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Moving to the UAE?

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Peter B. Krehmer

Living in UAE, from Switzerland

"There are so many expats in the UAE, but the InterNations Dubai Ramadan dinners brought some wonderful guests together. "

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Living in UAE, from Great Britain

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The UAE at a Glance

Visas and Residence Permits for the UAE

The opportunity of settling down in the UAE is certainly an exciting prospect for most expats. However, moving to the UAE might also seem like a leap into the unknown. Let us help! Our Guide gives you info prior to your move, from facts on the Emirates to detailed visa requirements.

Business Visas

In order to apply for a business visa, expats need a sponsor (an employer or UAE resident) to arrange the application for them. All visa applications should be addressed to the nearest embassy of the UAE in your country of residence. They must include a comprehensive letter from your sponsor and an application form, which can be downloaded from the Travel Center on the UAE Interact website.

In many cases, embassies of the UAE also request financial statements to make sure that the applicant is in good standing. Applicants may also be required to produce a letter from their employer, explaining the purpose of their work in the UAE. To find out more about the exact visa requirements, consult the nearest embassy of the UAE in your country of residence prior to applying.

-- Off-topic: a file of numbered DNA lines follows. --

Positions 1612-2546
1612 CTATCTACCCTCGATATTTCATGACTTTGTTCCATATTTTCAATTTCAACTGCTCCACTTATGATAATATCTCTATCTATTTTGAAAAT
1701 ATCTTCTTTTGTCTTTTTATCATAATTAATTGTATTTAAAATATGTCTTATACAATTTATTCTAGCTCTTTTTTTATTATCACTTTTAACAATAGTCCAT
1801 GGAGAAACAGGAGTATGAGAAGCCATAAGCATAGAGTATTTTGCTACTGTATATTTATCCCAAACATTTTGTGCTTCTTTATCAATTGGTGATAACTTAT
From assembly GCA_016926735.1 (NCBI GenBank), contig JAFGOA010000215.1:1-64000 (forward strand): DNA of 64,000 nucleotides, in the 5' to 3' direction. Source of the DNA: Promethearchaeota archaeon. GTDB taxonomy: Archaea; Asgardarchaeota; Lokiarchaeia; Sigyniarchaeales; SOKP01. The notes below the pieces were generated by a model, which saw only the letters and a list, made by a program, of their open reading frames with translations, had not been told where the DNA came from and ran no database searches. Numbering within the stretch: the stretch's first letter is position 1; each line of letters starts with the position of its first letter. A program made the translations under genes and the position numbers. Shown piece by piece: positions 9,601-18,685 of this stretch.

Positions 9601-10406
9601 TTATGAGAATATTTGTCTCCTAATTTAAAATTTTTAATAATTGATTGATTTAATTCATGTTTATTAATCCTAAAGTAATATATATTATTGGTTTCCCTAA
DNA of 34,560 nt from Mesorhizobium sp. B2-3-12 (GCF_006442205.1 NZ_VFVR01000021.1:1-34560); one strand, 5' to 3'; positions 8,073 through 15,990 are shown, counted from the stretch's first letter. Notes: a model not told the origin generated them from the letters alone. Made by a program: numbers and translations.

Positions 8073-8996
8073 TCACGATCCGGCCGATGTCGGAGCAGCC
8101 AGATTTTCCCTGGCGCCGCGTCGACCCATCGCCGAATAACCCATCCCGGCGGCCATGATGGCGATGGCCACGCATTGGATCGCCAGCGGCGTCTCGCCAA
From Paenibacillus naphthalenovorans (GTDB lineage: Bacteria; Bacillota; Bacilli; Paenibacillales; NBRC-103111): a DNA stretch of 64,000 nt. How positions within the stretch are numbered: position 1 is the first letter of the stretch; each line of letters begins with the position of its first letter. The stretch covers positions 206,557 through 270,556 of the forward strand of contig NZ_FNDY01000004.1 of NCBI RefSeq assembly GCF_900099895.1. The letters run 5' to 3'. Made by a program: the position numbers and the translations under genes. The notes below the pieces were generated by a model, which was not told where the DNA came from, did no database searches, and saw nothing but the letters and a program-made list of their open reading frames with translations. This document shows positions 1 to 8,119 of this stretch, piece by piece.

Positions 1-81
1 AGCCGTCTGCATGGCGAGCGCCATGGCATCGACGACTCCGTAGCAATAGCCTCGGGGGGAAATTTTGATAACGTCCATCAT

An exception to this rule is the multiple-entry visa for people who have a business relationship with companies in the UAE and enter the country frequently to attend meetings. Multiple-entry visas are generally valid for 6 months and have to be applied for while in the UAE.

As of August 2014, the price for an employment visa for individuals working in the private sector, free trade zones, or for investors is 250 AED. For domestic workers sponsored by Emiratis or GCC citizens, the cost is 150 AED. A multiple entry visa for work costs 2,100 AED.

Residence Permits

All expats living in the UAE, including expat spouses and children, must apply for a residence permit following their arrival. This residence permit is valid for 3 years and allows expats to register with the local Emirates National Identity Authority.

All UAE residents who are 15 years or older receive a National Identification Card (NIC) upon registering with the local authorities. This card contains personal information of the card-holder, such as date of birth, gender, nationality, signature, and blood type. It replaces national health cards, labor cards or passports and can be used for identification purposes.

If you are an expat who wishes to sponsor your family, you must be earning at least 3,000 AED per month with accommodation paid by a sponsor, or you must be earning 4,000 AED monthly. 

Political Situation

As far as the political system is concerned, the UAE is a country without political parties or democratic elections. However, the political face of the nation has begun to change: The UAE has held its first ever limited elections in 2006 to select members of the Federal Supreme Council. The second elections in 2011 gave 130,000 citizens (up from 7,000 in the first election) the possibility of voting.

In March 2011, the UAE joined international military operations in Libya. In November 2012, the UAE outlawed attempts to organize public protests through social media and mocking of the government online. From March 2012, it detained at least 60 activists without charge.

However, as a member of the UN and the World Trade Organization, the UAE has evolved into a progressive country. Upon their move to the UAE, expats will discover an excellent infrastructure and high living standards.

Arabic is the official language in all seven emirates. Due to the many foreigners who move to the UAE each year, English is often spoken in business meetings, as well as Farsi, Urdu and other languages. A staggering 84% of UAE residents are foreign-born.


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InterNations Expat Magazine